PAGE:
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It’s back to the future

Apart from a few suspiciously symmetrical hills, there’s not a lot of evidence of coal mining left in Barnsley. Almost all the spoil heaps and pit sites have been reclaimed and converted into uses including a wetland visitor centre, call centres and business and retail parks. There are no working pits now and slowly the signs of the borough’s recent history are being erased. So we welcome news that buildings at Barnsley Main Colliery have been listed for their historical importance. And well done to those who, with one eye on the future, ensured they were preserved following its closure in 1991. But inevitably time moves on and the industry and entrepreneurship that made coal such a success is channelled in other directions. Over in Thorne in Doncaster, another former colliery town, one new company is emerging as a world beater, as reported in today’s business supplement. The aptly-named New Era Aquaculture creates balanced diets for fish of all sizes and their products are being snapped up by firms across the globe. It has just won its largest ever order, to supply a Singapore aquarium containing 100,000 marine animals. It’s a world away from mining coal and just shows how the region’s future prosperity is still waiting to be written.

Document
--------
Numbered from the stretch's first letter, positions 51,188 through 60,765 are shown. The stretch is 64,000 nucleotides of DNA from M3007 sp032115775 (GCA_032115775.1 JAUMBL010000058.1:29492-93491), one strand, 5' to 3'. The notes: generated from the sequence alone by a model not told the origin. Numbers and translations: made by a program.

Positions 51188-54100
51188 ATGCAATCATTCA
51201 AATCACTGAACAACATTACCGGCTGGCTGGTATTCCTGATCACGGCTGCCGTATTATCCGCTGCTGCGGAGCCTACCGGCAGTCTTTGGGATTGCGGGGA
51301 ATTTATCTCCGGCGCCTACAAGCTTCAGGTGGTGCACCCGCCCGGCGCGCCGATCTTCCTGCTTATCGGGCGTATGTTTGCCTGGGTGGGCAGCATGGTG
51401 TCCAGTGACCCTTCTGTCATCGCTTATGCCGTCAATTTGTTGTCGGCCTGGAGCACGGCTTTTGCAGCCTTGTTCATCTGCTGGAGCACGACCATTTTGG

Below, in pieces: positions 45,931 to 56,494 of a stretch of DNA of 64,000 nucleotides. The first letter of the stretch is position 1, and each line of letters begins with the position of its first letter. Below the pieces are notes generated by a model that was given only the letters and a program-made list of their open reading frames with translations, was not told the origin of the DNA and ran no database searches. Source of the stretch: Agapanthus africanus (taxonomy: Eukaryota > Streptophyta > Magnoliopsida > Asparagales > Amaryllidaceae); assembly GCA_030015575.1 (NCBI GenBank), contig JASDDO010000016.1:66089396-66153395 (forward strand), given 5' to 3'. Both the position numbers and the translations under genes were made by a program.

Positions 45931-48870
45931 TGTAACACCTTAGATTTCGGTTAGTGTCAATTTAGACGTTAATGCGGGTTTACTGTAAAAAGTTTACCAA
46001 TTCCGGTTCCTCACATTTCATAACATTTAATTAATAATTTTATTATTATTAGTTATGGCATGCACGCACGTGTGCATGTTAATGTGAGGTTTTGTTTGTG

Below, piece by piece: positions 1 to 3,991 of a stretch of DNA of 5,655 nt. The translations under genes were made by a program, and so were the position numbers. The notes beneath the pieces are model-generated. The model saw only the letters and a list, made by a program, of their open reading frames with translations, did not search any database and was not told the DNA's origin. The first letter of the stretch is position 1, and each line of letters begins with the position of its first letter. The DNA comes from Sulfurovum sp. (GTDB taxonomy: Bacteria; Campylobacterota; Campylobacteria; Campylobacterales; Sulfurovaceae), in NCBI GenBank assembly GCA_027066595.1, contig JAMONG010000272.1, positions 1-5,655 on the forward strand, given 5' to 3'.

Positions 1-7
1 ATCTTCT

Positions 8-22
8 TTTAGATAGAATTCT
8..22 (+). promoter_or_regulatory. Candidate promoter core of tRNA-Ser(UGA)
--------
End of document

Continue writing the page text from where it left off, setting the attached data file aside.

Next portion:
Giving back to hospital

Stuart Steele was applauded off the ward when he was finally well enough to leave Barnsley Hospital’s intensive care ward. He needed round the clock care and had spent 93 days in hospital so just making a healthy recovery was remarkable enough. What now makes him stand out from everyone else is the fact he decided to give something back. Instead of feeling sorry for himself he pulled up his boot straps and set about making sure other patients were supported. He wanted to do his bit, not only for those in a similar situation but also the hospital staff. What a brilliant way to give back to the people who helped him and what an inspirational story for everyone suffering from ill health.